International Relief for Haiti

International  Relief for Haiti

By Dialogo
January 01, 2010

Despite its own financial turmoil, Africa responded with search and rescue teams, security and relief funding. All together, African countries pledged more than $10 million in aid. Benin vowed to enhance security assistance to the U.N. Stabilization Mission in Haiti, and Senegal offered free land to Haitians wishing to move there. China, which lost eight peacekeepers in the quake, contributed professional expertise in dealing with natural disasters through a 60-member rescue team, which included detection dogs and seismological experts. Japan sent a 24-member civilian medical team and a 110-member military team of medical and other personnel. Shortly after the quake, Israel provided a high-tech field hospital with an emergency room, two operating rooms, and a maternity and children’s ward. Jordan also established a field hospital. The 27 European Union member states approved $575 million in aid and a police force of 300. France dispatched the Francis Garnier, a ship that specializes in humanitarian missions, and three military transport planes. Norway earmarked $17.5 million for the World Food Program, Doctors without Borders, the Red Cross and other organizations. Haiti’s tragedy led to $39 million in private contributions from Canada. The country also deployed two warships, 2,000 military personnel and hosted the Ministerial Preparatory Conference of the Group of Friends of Haiti on January 25. Delegations from 13 countries, as well as international entities such as the United Nations, the European Union, the Organization of American States, the World Bank and the International Monetary Fund convened at the conference to coordinate humanitarian aid and reconstruction efforts. U.S. Department of State, AP, Reuters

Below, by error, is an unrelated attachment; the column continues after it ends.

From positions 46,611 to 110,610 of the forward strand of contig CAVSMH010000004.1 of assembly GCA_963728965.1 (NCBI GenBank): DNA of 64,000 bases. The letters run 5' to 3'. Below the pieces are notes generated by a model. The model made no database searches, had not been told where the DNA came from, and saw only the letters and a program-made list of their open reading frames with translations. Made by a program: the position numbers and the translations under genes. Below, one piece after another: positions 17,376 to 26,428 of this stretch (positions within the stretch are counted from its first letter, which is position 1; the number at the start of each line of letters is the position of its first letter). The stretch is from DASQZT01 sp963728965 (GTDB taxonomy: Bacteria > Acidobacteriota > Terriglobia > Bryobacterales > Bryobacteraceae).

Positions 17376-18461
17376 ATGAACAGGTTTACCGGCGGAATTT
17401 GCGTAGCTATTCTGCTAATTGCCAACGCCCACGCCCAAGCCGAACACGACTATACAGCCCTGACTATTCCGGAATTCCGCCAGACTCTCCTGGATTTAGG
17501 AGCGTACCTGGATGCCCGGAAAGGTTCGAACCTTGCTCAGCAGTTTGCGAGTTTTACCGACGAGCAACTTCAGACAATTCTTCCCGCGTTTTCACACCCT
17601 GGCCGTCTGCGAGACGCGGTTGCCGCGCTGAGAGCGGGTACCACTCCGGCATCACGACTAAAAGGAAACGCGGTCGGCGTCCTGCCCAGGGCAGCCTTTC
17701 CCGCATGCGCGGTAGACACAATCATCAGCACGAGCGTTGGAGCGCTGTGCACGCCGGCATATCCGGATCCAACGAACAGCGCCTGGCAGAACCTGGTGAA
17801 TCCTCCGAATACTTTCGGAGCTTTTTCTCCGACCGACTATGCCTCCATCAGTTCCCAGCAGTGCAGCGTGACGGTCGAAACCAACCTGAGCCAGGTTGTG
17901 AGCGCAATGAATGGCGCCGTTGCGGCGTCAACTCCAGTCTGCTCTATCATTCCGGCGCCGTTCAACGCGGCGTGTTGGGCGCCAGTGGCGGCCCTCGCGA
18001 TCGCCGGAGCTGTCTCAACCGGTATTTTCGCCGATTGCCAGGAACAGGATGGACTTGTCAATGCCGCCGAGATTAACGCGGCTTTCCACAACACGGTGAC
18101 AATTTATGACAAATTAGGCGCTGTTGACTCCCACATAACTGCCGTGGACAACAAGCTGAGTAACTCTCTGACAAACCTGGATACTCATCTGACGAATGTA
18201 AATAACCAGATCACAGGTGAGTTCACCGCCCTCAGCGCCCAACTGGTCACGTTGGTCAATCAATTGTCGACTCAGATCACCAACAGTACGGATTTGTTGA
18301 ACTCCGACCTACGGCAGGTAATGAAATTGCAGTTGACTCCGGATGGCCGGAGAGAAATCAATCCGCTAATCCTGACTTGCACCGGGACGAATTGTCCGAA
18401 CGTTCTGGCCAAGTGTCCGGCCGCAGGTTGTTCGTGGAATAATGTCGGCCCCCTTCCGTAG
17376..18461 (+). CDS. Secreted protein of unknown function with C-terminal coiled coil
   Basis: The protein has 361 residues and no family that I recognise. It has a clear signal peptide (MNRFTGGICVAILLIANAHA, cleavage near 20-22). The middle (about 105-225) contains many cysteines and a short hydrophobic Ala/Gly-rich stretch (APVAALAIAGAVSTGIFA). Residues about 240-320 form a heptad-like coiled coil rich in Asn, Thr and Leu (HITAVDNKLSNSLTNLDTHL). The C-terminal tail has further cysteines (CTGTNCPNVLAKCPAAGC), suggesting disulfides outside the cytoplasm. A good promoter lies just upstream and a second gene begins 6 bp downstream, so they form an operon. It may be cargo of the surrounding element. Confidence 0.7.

Share